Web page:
LinkedIn Groups are a great way to expand your network, especially for B2B businesses.
Most business owners know they should join social networks to promote their companies. Each network offers different opportunities: Facebook is the most popular, so it offers the best opportunity to expand your audience and gather leads; Twitter is the most popular for customer service; and LinkedIn is extremely popular amongst professionals. Which is why, if you are a business that sells primarily to other businesses, you must be more active on LinkedIn.
When it comes to connecting with people who mean business and generating leads, few can compare to the power of LinkedIn. Business decision-makers prefer LinkedIn, and you want to reach your target market. LinkedIn Groups are a great way to connect with these decision makers, regardless of industry or location. Here's how to go about it.
Find industry-, topic-, and location-specific groups that contain concentrations of people who you would like to network with, and join them. Spend time looking at the level of participation and conversations. If all you find is updates and members promoting their businesses, move on, as this group will be of little benefit.
LinkedIn has a "groups you may like" function that suggests groups based on your current profile and connections.
Connect with Members
Once you've joined a group, you have a common, natural connection with each group member, and LinkedIn gives you the ability to connect based on the mutual group membership. It's a little thing, but it's a step beyond simply saying you want to connect.
Look for active members, and add relevant replies to a number of posts. This starts the process of some one-on-one conversation, and since your replies are publicly available to all group members, you can use this technique to demonstrate that you have a lot to offer.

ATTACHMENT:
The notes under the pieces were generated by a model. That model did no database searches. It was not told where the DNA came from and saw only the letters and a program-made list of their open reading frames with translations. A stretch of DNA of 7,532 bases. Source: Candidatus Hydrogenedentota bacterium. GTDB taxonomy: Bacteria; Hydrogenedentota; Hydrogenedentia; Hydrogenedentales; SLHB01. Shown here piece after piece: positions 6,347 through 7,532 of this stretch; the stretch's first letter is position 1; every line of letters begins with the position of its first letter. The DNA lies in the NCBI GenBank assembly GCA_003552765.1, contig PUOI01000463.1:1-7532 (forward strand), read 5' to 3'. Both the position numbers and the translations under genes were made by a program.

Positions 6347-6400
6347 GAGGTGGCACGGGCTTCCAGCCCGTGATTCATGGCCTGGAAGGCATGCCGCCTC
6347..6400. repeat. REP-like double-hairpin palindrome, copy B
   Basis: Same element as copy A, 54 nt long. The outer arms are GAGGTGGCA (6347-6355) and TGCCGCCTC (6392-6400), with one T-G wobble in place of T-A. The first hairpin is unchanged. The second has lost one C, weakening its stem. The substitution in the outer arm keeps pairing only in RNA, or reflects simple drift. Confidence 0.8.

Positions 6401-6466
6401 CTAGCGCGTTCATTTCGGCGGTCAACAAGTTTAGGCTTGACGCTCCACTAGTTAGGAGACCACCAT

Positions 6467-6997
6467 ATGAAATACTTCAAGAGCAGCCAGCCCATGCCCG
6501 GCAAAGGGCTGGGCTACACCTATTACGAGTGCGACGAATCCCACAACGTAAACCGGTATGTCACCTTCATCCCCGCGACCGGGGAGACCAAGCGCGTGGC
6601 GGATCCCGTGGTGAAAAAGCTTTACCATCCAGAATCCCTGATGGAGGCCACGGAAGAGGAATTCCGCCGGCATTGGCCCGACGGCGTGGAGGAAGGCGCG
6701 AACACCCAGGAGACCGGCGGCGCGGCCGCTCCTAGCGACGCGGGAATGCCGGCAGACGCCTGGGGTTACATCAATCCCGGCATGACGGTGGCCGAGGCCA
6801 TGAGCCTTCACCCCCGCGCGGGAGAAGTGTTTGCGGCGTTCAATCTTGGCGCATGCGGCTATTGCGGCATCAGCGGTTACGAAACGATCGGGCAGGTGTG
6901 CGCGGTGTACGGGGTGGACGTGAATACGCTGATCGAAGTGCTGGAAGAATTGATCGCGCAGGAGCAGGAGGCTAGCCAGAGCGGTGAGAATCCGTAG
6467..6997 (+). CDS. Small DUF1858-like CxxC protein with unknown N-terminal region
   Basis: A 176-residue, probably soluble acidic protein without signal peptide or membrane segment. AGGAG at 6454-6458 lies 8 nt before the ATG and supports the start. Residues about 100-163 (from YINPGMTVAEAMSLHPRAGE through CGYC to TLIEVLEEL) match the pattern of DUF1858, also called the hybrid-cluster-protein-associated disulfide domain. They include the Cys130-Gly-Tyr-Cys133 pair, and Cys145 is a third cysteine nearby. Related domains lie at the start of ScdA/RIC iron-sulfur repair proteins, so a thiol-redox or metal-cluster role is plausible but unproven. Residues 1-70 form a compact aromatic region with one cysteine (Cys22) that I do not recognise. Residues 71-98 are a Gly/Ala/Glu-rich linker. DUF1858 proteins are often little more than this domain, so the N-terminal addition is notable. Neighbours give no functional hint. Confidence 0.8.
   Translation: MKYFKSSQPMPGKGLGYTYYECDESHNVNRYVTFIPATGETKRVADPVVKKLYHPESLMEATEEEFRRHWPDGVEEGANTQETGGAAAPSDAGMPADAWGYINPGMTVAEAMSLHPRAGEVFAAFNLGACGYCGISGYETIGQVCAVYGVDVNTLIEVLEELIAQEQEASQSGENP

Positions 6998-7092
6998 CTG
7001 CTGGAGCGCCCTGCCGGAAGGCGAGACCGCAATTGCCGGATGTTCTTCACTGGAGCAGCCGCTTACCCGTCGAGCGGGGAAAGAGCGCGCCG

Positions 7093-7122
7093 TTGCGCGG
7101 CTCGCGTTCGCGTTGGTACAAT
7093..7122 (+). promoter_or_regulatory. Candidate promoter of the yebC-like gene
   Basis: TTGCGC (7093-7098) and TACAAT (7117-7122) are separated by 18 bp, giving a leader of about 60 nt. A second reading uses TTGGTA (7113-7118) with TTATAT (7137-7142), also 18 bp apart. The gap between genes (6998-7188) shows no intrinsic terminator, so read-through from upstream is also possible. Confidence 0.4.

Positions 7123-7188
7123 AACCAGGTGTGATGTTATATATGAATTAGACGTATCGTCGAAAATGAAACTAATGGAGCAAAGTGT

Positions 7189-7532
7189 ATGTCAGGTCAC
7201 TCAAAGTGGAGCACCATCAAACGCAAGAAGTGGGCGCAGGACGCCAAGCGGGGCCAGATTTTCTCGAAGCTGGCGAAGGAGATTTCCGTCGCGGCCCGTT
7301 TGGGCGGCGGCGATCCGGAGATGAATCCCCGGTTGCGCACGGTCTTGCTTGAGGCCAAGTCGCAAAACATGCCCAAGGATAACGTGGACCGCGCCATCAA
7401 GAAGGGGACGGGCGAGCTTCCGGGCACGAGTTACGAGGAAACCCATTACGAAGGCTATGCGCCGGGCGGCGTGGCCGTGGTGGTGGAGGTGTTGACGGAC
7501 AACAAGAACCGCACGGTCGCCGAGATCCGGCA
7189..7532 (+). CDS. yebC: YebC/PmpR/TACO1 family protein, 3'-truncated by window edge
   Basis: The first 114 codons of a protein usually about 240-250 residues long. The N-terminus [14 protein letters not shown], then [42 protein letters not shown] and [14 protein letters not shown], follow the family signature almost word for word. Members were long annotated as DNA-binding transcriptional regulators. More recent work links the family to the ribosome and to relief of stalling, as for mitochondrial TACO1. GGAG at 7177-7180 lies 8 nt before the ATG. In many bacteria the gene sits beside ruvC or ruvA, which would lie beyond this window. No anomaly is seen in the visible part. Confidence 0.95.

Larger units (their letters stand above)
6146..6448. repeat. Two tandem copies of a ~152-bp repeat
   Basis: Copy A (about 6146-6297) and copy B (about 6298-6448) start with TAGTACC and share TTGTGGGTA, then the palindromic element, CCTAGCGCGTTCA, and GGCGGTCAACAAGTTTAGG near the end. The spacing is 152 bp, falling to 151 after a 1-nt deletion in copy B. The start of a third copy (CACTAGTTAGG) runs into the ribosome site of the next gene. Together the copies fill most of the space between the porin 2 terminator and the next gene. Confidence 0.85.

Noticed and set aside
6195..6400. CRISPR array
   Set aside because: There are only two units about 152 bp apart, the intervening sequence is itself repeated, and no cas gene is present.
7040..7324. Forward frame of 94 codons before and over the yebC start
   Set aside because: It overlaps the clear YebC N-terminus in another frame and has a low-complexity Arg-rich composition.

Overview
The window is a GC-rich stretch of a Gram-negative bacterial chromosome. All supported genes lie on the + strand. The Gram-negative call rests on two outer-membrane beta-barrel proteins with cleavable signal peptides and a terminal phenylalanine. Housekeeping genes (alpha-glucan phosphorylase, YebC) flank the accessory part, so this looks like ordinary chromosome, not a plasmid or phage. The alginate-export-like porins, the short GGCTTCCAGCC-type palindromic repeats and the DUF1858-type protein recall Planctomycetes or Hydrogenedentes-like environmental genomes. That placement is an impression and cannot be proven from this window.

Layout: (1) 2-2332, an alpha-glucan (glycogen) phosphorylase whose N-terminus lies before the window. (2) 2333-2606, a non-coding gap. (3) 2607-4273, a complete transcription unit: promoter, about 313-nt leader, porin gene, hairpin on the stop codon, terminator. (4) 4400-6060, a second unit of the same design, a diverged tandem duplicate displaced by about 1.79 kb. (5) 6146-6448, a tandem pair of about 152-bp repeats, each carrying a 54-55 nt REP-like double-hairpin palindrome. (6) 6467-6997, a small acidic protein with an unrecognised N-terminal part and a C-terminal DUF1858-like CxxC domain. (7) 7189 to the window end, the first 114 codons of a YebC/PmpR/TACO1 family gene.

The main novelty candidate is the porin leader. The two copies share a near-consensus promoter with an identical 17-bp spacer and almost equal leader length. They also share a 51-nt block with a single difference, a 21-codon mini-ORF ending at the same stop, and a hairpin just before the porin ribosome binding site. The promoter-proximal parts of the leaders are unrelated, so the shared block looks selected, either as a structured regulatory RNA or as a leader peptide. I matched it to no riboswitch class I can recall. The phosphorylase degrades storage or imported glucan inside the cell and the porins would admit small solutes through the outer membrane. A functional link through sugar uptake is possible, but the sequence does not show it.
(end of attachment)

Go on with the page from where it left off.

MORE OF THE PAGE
Don't be afraid to reach out to people and ask to connect. Send them a short note on why you joined the group, and share something in common that made you want to connect. Don't jump the gun and begin selling just yet; it's more likely your invitation will be ignored.
Once you get the hang of Groups, you should consider creating your own topic group. This is not a company group; it's one that is set up to discuss a topic that your prospects, customers, partners, and even competitors might find worthwhile.
A word of warning: if you want your group to grow and give you the ability to benefit by virtue of your status as the group's manager, you have to commit the time to curate, moderate, stimulate, and facilitate group participation.
Add starter content that gets people talking. Participate in conversations. Promote. But above all, do not tolerate spam and self-promotion.
Keep the group running actively, and you'll build a considerable amount of trust with specifically targeted business owners. Every single member of your group can then be considered a powerful lead.
This article originally appeared on Inc.